The Stat Limb: A Prosthesis for Immediate Postoperative Fitting of AK and BK Amputations
Joseph CM. Sheehan, M.D. *
Michael J. Quigley, C.P.O. *
Postoperative care of amputation wounds varies significantly ranging from simple daily dressings to rigid immobilization. These variations make it difficult for the occasional surgeon to judge the virtues of each method from available literature. A basic prefabricated plastic supportive structure is described here to simplify the use of an immediate postoperative prosthesis (Fig. 1).
Although immediate post surgical fittings (IPSF) were in common use 20 years ago, they are used only in isolated areas today. The reasons for the decline of IPSF were both educational and logistical. Most amputations today are done by general and vascular surgeons who are not trained in IPSF principles or rehabilitation, and who do not have a working relationship with a prosthetist. Secondly, to use the conventional IPSF technique as taught by Weiss and Burgess, a prosthetist needs to be available at surgery with a number of special socks, attachment plates, tubes, padding materials and the associated tools needed to apply the prosthesis. Scheduling the prosthetist caused logistical problems, so physicians began to simply apply a rigid dressing in surgery and call the prosthetist in a week or so later to apply a shrinker. A preparatory prosthesis is not usually prescribed until three to four weeks post-surgery.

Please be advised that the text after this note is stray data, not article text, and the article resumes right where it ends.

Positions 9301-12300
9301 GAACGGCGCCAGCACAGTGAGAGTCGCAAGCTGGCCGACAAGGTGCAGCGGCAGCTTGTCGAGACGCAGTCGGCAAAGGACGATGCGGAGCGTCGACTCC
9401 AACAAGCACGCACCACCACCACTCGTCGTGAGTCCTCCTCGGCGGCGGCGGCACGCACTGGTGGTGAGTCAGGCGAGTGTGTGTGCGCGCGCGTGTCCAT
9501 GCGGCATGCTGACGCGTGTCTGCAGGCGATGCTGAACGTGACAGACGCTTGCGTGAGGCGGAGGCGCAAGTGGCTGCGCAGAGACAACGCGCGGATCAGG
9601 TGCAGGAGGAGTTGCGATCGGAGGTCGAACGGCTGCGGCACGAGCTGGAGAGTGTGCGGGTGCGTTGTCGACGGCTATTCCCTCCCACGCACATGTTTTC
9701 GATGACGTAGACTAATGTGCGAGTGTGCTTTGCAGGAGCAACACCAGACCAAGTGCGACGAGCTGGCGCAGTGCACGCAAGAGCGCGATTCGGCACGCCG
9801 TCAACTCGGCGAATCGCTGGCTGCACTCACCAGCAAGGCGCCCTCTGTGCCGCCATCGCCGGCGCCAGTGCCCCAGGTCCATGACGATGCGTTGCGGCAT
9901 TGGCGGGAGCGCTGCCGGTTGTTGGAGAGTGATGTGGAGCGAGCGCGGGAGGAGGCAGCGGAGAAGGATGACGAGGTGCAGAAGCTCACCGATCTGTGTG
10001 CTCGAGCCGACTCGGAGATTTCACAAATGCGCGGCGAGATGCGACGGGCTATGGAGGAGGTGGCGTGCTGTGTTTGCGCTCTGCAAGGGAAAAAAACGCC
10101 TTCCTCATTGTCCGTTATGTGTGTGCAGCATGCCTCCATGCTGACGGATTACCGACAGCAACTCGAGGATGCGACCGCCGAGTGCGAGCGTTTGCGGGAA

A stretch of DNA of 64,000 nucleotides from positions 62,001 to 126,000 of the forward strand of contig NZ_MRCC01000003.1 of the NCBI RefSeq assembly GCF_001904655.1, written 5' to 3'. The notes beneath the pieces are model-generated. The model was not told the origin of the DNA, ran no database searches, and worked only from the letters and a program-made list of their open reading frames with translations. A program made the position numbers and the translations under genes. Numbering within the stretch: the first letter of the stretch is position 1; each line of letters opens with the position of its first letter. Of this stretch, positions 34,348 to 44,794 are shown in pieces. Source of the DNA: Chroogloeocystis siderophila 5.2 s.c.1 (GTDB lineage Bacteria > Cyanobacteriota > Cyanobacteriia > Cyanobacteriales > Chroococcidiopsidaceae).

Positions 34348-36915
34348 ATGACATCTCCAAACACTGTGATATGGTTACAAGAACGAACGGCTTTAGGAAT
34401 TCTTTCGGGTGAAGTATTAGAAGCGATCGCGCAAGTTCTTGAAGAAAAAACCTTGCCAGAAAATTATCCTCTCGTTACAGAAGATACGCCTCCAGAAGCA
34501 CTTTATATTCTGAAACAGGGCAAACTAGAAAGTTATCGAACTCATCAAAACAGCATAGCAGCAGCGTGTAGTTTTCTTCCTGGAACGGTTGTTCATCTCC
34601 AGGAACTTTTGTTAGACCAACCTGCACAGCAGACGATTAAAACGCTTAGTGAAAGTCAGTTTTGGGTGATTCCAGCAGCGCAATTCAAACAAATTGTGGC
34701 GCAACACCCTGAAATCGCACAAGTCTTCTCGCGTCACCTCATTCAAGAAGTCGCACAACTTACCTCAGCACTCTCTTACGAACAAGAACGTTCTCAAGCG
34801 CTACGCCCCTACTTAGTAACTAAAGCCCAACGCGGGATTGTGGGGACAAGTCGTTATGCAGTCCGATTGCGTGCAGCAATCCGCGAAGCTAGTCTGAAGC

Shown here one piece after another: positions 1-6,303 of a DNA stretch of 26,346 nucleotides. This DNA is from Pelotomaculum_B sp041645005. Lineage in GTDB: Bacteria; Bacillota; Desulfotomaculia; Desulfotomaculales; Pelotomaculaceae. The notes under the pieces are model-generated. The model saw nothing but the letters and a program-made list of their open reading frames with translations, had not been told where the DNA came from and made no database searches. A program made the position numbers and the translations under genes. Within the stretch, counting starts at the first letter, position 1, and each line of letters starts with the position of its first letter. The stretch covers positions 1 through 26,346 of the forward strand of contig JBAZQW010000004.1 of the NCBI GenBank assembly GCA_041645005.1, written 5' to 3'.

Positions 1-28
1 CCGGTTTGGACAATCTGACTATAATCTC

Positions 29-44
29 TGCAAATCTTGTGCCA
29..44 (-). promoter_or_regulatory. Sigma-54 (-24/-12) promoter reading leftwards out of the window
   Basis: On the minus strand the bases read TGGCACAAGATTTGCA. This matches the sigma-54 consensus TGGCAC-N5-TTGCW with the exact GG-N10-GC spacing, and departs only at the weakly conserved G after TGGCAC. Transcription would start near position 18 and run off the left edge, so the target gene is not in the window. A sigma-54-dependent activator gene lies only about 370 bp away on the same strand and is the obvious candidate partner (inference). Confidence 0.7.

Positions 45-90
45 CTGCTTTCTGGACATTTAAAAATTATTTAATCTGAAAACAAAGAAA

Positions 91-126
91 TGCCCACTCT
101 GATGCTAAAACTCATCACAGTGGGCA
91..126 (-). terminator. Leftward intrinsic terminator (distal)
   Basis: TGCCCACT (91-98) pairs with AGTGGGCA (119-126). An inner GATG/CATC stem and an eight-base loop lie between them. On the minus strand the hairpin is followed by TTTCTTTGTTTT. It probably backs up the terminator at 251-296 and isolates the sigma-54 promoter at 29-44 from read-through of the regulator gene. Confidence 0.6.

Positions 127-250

Advantages Of Early Mobilization
The postoperative disease problems of the amputee are typical of any long term illness encountered in medical practice. Thinking solely of the amputated limb is a grave mistake, not only for the mental health of the patient, but also for the surgical wound itself.
Early mobilization after surgery is a necessity in preventing bowel, bladder and cardiopulmonary complications. The post-amputated patient is usually a high risk patient. Often, severe diabetes with restricted cardiopulmonary reserve is a common associated medical problem. Small pulmonary emboli cause major cardiac changes, and bladder/bowel stasis of recumbency may lead to recurrent septicemias. Each day of postoperative immobilization adds a significant risk to ultimate survival. First or second day mobilization into the standing position is a necessity to reduce basilar atelectasis, reduce the residual urine volume in the bladder, and allow feces to move into the rectum for evacuation.
Even without the psychological and balance effect of a second limb, the process of getting a weak postoperative patient to stand on the unaffected leg alone is next to impossible. However, a rigid locked knee above a "weightless" prosthesis gives the patient more stability than when they had a painful necrotic leg before surgery. It is possible to mobilize a patient within 24 hours post-surgically or to at least have the patient stand and transfer to a commode or wheelchair using a limb, even though they have been bedridden entirely for many weeks preoperatively. Minimal ambulation in therapy from the second day onwards is important. The wound risk involved with minimal weight bearing and the brief stance phase on the amputated leg is outweighed by all the general advantages to the patient for ultimate survival.